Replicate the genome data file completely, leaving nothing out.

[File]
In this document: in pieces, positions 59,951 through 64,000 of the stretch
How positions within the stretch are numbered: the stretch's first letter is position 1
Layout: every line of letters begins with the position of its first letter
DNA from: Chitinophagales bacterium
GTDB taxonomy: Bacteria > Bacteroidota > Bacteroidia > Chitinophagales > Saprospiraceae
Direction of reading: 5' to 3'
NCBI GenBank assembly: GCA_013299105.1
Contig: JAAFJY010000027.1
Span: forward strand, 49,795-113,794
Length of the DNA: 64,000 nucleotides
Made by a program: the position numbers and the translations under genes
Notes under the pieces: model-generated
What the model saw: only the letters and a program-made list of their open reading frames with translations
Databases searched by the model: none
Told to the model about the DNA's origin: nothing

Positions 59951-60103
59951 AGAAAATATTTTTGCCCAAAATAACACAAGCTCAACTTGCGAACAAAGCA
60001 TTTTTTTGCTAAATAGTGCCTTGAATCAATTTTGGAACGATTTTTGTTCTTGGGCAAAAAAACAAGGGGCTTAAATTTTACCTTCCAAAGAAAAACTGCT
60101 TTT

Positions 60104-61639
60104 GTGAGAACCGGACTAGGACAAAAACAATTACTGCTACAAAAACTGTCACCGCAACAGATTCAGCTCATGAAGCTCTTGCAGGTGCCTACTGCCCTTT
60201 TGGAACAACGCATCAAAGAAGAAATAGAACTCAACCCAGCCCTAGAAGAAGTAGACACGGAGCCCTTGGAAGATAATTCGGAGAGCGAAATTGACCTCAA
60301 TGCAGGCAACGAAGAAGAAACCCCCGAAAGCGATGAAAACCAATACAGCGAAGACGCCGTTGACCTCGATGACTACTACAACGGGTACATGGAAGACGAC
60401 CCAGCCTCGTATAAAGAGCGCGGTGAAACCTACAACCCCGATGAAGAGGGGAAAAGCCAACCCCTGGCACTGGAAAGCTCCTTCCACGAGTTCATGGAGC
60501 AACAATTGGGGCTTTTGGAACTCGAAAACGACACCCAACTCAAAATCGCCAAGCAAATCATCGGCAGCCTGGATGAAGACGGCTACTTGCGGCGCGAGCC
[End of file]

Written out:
In this document: in pieces, positions 59,951 through 64,000 of the stretch
How positions within the stretch are numbered: the stretch's first letter is position 1
Layout: every line of letters begins with the position of its first letter
DNA from: Chitinophagales bacterium
GTDB taxonomy: Bacteria > Bacteroidota > Bacteroidia > Chitinophagales > Saprospiraceae
Direction of reading: 5' to 3'
NCBI GenBank assembly: GCA_013299105.1
Contig: JAAFJY010000027.1
Span: forward strand, 49,795-113,794
Length of the DNA: 64,000 nucleotides
Made by a program: the position numbers and the translations under genes
Notes under the pieces: model-generated
What the model saw: only the letters and a program-made list of their open reading frames with translations
Databases searched by the model: none
Told to the model about the DNA's origin: nothing

Positions 59951-60103
59951 AGAAAATATTTTTGCCCAAAATAACACAAGCTCAACTTGCGAACAAAGCA
60001 TTTTTTTGCTAAATAGTGCCTTGAATCAATTTTGGAACGATTTTTGTTCTTGGGCAAAAAAACAAGGGGCTTAAATTTTACCTTCCAAAGAAAAACTGCT
60101 TTT

Positions 60104-61639
60104 GTGAGAACCGGACTAGGACAAAAACAATTACTGCTACAAAAACTGTCACCGCAACAGATTCAGCTCATGAAGCTCTTGCAGGTGCCTACTGCCCTTT
60201 TGGAACAACGCATCAAAGAAGAAATAGAACTCAACCCAGCCCTAGAAGAAGTAGACACGGAGCCCTTGGAAGATAATTCGGAGAGCGAAATTGACCTCAA
60301 TGCAGGCAACGAAGAAGAAACCCCCGAAAGCGATGAAAACCAATACAGCGAAGACGCCGTTGACCTCGATGACTACTACAACGGGTACATGGAAGACGAC
60401 CCAGCCTCGTATAAAGAGCGCGGTGAAACCTACAACCCCGATGAAGAGGGGAAAAGCCAACCCCTGGCACTGGAAAGCTCCTTCCACGAGTTCATGGAGC
60501 AACAATTGGGGCTTTTGGAACTCGAAAACGACACCCAACTCAAAATCGCCAAGCAAATCATCGGCAGCCTGGATGAAGACGGCTACTTGCGGCGCGAGCC